Green Building News June 2003
June 12, 2003
Americans spent $285 billion on transportation fuel in the year 2000-about as much as on national defense-according to a new report issued today by Rocky Mountain Institute (RMI). The report, "U.S. Energy Security Facts," makes clear that the U.S. can alleviate the vulnerabilities and costs of its oil supply by using oil in efficient, money-saving ways.
The report's author, physicist Amory B. Lovins, said: "The Iraq war, the economic downturn and the ongoing Congressional energy policy debate make this a ripe time to refocus attention on reducing America's energy vulnerability by increasing her energy efficiency. Efficiency doesn't require sacrifice, it makes money, it makes sense and it's the fastest, most powerful way we know to shift to energy sources that can't be cut off."
The report documents energy's diverse threats and costs and highlights the potential for achieving large and rapid gains in U.S. oil efficiency. Almost unnoticed, since 1975 the U.S. has doubled the economic activity wrung from each barrel of oil. Overall energy savings, worth about $365 billion in 2000 alone, are effectively the nation's biggest and fastest-growing energy "source," providing two-fifths of all energy services-equivalent to 1.65 times the total amount of oil use or 12 times the amount imported from the Persian Gulf. Without gains in energy productivity since 1975, energy consumption in the United States would have grown by 253 percent more than it did.
Rather than further developing this enormous and largely unexploited "efficiency resource," federal energy policy continues to focus on subsidizing and expanding the least competitive options-supplying more fossil and nuclear energy. The oil industry has dwindling reserves, falling output and rising costs (including military), while the efficiency industry has expanding reserves, rising output and falling costs.
The report finds that during 1977-85, GDP rose 27 percent, oil use fell 17 percent, net oil imports fell 42 percent and imports from the Persian Gulf fell 87 percent. If the country had repeated that 5.2 percent annual gain in oil productivity starting in 1/2000, Persian Gulf imports could have been eliminated by 5/2002.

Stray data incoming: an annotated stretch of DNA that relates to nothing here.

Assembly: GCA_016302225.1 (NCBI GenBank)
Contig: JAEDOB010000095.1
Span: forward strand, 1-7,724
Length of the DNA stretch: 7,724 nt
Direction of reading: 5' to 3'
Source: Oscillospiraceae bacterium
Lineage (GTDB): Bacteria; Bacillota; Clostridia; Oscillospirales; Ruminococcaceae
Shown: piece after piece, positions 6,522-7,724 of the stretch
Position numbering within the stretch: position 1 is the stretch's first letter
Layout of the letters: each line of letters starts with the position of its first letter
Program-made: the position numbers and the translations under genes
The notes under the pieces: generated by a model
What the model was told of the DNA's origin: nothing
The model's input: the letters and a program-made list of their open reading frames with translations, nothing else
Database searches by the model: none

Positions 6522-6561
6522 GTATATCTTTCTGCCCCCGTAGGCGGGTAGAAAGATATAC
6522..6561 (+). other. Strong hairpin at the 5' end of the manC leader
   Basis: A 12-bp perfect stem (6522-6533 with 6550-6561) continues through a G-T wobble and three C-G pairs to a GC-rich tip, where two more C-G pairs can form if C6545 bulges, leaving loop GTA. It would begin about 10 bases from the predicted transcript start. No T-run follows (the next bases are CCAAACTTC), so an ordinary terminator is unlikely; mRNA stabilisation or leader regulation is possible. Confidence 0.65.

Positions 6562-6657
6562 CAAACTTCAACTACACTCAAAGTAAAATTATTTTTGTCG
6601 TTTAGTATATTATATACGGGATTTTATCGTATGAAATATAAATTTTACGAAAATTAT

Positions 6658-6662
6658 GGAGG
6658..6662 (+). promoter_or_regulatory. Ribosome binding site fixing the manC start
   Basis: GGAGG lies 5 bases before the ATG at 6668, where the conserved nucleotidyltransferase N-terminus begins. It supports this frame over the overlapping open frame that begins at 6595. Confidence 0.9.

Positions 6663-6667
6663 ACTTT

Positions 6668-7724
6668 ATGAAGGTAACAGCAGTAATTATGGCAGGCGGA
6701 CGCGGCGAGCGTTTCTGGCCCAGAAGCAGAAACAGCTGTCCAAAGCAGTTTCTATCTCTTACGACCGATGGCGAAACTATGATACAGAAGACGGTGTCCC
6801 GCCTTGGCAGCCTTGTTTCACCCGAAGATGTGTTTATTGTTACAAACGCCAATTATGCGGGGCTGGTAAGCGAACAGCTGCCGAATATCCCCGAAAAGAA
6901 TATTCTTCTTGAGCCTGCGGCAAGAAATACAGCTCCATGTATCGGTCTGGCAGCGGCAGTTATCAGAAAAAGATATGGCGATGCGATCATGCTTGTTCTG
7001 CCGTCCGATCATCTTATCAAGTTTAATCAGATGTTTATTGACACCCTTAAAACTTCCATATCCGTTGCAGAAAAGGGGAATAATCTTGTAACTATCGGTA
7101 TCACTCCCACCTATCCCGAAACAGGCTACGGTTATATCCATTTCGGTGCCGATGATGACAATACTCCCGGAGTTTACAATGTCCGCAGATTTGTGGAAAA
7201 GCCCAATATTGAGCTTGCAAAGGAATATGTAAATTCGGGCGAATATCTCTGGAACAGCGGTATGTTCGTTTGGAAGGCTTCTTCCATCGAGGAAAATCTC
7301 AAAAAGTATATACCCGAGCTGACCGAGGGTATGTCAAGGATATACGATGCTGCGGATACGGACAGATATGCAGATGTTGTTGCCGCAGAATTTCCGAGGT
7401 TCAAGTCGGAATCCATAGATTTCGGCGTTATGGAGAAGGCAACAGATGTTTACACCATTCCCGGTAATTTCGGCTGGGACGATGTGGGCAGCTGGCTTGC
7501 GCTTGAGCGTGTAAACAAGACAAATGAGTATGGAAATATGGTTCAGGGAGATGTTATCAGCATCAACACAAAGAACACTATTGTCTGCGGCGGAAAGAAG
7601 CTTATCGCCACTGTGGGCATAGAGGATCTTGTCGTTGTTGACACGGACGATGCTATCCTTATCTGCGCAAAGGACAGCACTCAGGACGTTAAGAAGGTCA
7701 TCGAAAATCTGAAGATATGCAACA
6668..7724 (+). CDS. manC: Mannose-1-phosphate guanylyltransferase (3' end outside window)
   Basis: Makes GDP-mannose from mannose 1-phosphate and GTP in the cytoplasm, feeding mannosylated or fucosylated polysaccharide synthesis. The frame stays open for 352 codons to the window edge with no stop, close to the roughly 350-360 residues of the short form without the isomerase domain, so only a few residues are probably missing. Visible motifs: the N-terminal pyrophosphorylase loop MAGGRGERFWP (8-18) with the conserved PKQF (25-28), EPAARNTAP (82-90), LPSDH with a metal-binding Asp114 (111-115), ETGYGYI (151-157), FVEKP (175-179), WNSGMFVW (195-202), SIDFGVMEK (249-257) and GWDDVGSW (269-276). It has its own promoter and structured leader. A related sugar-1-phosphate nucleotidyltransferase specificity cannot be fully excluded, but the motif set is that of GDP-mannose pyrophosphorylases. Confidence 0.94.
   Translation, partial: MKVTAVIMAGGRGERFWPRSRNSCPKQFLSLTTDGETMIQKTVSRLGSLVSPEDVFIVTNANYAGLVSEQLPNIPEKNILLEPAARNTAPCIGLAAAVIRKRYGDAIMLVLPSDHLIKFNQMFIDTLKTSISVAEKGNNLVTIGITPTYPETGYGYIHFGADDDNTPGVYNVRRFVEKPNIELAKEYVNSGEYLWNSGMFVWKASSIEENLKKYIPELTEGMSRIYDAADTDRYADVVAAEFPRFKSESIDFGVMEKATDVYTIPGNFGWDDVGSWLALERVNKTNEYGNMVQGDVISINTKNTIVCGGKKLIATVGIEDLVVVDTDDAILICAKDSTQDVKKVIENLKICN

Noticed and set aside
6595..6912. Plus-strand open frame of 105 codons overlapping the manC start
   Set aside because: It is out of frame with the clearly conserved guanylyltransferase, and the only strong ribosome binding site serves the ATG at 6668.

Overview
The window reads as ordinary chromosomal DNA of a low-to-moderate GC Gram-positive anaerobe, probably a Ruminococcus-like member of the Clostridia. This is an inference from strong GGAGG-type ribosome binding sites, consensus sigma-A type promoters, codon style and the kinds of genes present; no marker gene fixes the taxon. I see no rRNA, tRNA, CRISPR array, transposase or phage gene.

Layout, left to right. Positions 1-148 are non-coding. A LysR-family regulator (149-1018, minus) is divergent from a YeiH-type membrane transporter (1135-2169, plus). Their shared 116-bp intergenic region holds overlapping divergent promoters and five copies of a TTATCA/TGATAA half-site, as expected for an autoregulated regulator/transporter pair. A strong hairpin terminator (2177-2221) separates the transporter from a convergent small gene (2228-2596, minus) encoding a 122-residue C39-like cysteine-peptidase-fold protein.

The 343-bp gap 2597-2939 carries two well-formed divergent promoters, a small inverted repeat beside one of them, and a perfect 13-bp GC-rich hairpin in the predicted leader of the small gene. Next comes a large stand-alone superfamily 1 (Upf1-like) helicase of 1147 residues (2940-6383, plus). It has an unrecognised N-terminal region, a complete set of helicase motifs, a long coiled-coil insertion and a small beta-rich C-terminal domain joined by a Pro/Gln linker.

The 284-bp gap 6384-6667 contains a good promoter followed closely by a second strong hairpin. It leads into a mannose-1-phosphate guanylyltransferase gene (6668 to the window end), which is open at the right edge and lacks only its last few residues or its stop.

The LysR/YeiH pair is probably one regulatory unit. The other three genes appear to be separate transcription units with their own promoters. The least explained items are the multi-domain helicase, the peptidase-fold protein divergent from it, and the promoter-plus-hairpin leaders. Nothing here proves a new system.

In 1991, the Gulf War cost the U.S. $61 billion, of which allies reimbursed $54 billion. If the nation had invested just the remaining $7 billion in the cheapest available oil savings, the country could have displaced all of the oil it now imports from the Gulf.
The budget for the Iraq war through June 2003 exceeds $80 billion. Since 1975, oil imports have cost Americans over $2 trillion.
To download a free copy of U.S. "Energy Security Facts," visit the RMI Library.
The American Institute of Architects (AIA) and its Committee on the Environment (COTE) have selected 10 examples of architectural and "green" design solutions that protect and enhance the environment. The selected projects address significant environmental challenges with designs that integrate architecture, technology and natural systems. The top ten projects make a positive contribution to their community, improve comfort for building occupants and reduce environmental impacts through strategies such as: reuse of existing structures, connection to transit systems, low-impact site development, energy and water conservation, use of "green" construction materials and design that improves indoor air quality.
The AIA's Committee on the Environment represents more than 5300 AIA members committed to making sustainable design integral to the practice of architecture. The sixth annual AIA/COTE Top Ten Green Projects initiative was developed in partnership with the U.S. Department of Energy and Environmental Building News magazine.
The Jury selected projects that cover a broad spectrum of project types. Facilities include both new construction and renovation of office, retail, residential, academic and institutional facilities. The panel of jurors included: Peter Bohlin, FAIA, of Bohlin Cywinski Jackson; Carol Ross Barney, FAIA, of Ross Barney + Jankowsky; Drury Crawley, AIA, U.S. Department of Energy; Jacqueline Rose, AIA, Environmental Protection Agency; and Douglas Kelbaugh, FAIA, University of Michigan.